The transactional leadership theory is one of the most studied and thus most popular theories of leadership. The ability to translate across cultural boundaries while being applied to more situations than many of the other studied theories of leadership contributes to the popularity of this theory of leadership. The main premise of this theory is the transfer of the leader’s vision to their subordinates, which inspires the subordinates to focus on a higher order of intrinsic needs and organizational goals (Zwingmann, et al., 2013). To accomplish this goal, transactional leaders have to inspire followers through motivation to become engaged in their work, thus sharing in the vision of the organization. Transactional leaders use these four components to become an effective leader: idealized influence, inspirational motivation, intellectual stimulation, and individualized consideration.
Having idealized influence refers to a leader’s ability to provide a clear vision, and instills pride in accomplishing the goals of an organization. Subordinates will respect and trust a leader who exhibits an ethical behavior and has high morals. When a leader inspires motivation in their subordinates, that leader demonstrates the ability to communicate their high expectations goals which followers are expected to accomplish. By having been provided with such motivation, the followers become committed to the shared vision of the leaders of an organization (Northouse, 2013).
Transformational leaders stimulate the intellect of their subordinates by allowing for innovative and creative approaches towards accomplishing their work within an organization. Subordinates are encouraged to create new methods of accomplishing tasks by questioning assumptions and applying new frameworks to established situations (Bass & Riggio, 2006). The final component of the transformational leadership theory is an individualized consideration which requires leaders to take on the role of a coach or mentor to a subordinate. Managers using a transformational theory of leadership provide a climate that is supportive to their followers, and they listen carefully to the needs of all members of their team.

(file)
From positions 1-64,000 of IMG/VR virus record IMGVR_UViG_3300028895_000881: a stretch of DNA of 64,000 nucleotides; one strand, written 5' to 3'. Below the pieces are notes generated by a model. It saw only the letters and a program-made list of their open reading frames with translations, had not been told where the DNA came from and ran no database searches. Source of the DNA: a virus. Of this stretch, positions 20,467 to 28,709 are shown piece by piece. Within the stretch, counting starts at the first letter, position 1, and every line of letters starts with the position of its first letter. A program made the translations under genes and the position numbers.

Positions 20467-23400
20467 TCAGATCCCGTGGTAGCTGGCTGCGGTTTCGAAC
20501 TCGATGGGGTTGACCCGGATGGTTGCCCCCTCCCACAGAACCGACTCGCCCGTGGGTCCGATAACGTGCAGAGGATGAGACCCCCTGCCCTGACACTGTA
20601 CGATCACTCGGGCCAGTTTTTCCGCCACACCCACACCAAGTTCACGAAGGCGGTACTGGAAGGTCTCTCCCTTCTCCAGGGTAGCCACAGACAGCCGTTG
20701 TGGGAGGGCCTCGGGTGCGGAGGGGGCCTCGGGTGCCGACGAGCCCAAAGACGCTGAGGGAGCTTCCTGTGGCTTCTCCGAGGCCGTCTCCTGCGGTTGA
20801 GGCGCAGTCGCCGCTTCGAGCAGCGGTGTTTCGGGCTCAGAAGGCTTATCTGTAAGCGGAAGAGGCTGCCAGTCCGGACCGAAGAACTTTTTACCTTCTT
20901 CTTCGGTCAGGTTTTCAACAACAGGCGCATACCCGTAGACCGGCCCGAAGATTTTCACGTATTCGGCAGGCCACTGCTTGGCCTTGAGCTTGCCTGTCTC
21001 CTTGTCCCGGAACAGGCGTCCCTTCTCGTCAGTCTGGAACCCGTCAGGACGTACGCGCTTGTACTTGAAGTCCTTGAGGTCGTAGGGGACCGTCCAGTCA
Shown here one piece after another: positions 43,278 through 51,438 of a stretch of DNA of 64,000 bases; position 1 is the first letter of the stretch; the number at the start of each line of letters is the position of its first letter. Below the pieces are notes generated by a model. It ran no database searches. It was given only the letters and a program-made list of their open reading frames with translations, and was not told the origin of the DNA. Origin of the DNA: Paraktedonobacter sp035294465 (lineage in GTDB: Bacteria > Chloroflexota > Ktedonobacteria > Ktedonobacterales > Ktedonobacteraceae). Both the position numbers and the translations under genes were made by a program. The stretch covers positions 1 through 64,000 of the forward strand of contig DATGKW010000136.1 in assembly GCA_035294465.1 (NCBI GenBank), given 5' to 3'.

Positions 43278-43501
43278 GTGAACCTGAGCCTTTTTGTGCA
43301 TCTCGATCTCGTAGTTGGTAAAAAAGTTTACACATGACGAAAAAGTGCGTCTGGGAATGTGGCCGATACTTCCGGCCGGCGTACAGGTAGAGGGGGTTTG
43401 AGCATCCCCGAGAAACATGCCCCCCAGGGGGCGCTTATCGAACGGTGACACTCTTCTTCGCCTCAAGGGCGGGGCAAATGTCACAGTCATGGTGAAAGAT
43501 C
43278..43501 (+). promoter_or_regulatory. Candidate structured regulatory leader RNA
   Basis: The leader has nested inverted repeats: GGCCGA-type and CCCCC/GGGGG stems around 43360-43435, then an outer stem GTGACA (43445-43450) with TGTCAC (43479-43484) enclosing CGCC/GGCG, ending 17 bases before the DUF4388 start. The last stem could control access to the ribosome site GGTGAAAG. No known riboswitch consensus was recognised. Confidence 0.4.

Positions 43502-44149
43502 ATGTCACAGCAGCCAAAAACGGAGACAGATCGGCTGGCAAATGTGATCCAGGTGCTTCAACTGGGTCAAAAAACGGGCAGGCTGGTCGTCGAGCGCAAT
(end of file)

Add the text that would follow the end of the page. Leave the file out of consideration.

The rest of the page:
Because the transformational leadership theory creates a strong bond between leaders and subordinates, the transformational leadership theory leads to longer lasting benefits between leaders and subordinates. This theory is unlike another popular theory of leadership, the transactional theory, which tends to view the relationships between leader and followers as shallow and good only for a short period of time. The exchange of rewards for achievements in a transactional leadership theory often leads to resentment between the leaders and followers. Thus the bond created is not as strong as in the transformational leadership theory.
Bass, B.M. & Riggio, R.E. (2006). Transformational leadership. New York, NY: Psychology Press.
Northouse, P.G. (2013) Leadership Theory and Practice. Thousand Oaks, CA: Sage Publications, Inc.
Zwingmann, I., Wegge, J., Wolf, S., Rudolf, M., Schmidt, M., & Richter, P. (2014). Is transformational leadership healthy for employees? A multilevel analysis in 16 nations. Zeitschrift für Personalforschung, 28(1/2), 24-51. doi:10.1177/239700221402800103